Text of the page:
You don’t have to be a Cecil B. DeMille to grab attention on the web. Take CNET’s popular reviews, for example, where one of the website’s several editors simply faces a video camera to briefly explain and offer the pros and cons of electronic products to consumers. There’s nothing flashy about these videos, yet they were instrumental in drawing an estimated average of 15.3 million visitors per month to CNET.com between April and September 2011.
According to Tanaka, that shouldn’t be a surprise.
In fact, amateur video production may actually work in a small business’s favor. The current philosophy of YouTube and other video sites is to encourage a wide range of content levels because that drives traffic—which is good for advertisers, search engines, social media sites, other web shareholders and, ultimately, end users.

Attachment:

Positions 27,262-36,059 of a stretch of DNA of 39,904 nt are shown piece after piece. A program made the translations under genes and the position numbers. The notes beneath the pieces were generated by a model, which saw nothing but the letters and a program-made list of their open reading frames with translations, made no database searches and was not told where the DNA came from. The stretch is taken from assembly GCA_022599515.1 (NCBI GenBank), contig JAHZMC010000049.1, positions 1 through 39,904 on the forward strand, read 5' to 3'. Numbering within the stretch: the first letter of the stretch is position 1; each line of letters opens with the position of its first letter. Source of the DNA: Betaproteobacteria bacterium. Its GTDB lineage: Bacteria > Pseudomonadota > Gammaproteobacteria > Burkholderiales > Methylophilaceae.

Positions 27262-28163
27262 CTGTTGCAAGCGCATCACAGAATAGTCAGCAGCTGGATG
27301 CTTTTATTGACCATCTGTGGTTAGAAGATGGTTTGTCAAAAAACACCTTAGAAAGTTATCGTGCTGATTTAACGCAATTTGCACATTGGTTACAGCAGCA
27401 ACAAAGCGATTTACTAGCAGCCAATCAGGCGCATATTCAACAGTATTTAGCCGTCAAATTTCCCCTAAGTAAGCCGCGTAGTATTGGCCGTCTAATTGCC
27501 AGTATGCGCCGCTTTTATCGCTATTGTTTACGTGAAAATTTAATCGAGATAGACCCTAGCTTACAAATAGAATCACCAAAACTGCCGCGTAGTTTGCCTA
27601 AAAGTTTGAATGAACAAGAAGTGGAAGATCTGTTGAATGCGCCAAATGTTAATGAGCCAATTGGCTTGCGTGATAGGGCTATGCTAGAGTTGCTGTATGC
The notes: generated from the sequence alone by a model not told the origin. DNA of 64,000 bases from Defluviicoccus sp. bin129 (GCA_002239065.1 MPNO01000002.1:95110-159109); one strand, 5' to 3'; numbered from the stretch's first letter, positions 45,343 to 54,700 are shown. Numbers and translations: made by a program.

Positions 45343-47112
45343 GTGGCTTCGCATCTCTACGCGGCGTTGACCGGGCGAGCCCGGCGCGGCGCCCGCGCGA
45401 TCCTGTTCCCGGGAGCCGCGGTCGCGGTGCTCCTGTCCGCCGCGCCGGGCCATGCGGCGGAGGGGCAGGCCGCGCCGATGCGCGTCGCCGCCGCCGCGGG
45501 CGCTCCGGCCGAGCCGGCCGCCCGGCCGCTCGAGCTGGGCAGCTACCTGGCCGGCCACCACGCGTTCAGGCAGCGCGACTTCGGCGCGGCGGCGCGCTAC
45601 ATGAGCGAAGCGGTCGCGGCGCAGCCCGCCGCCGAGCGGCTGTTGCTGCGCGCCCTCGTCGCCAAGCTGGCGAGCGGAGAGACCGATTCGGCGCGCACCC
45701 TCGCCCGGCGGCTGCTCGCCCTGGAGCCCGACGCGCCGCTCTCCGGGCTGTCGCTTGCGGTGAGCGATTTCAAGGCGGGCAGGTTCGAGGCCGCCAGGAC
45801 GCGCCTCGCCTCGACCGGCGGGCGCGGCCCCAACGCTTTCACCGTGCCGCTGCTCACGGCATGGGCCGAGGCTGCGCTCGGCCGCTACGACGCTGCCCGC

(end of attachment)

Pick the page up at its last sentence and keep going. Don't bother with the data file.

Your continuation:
“It’s interesting that when you’re scouring what goes viral on YouTube and what doesn’t, very rarely does professional content go viral and get many views,” observed Tanaka.
In other words, your low-budget video has just as much chance of resonating with web users as slickly produced content. The Holy Grail, of course, is creating something that online viewers find interesting and entertaining enough to share via Facebook, Twitter and other social media. To do that, you’ll want to bring at least some level of professional thinking to your project.
“At the end of the day it’s good to get the information out there, but it’s also going to be a representation of your brand,” Husong said. “Anything worth doing is worth doing well. If you’re going to do it, you should put some real time, thought and energy into it.”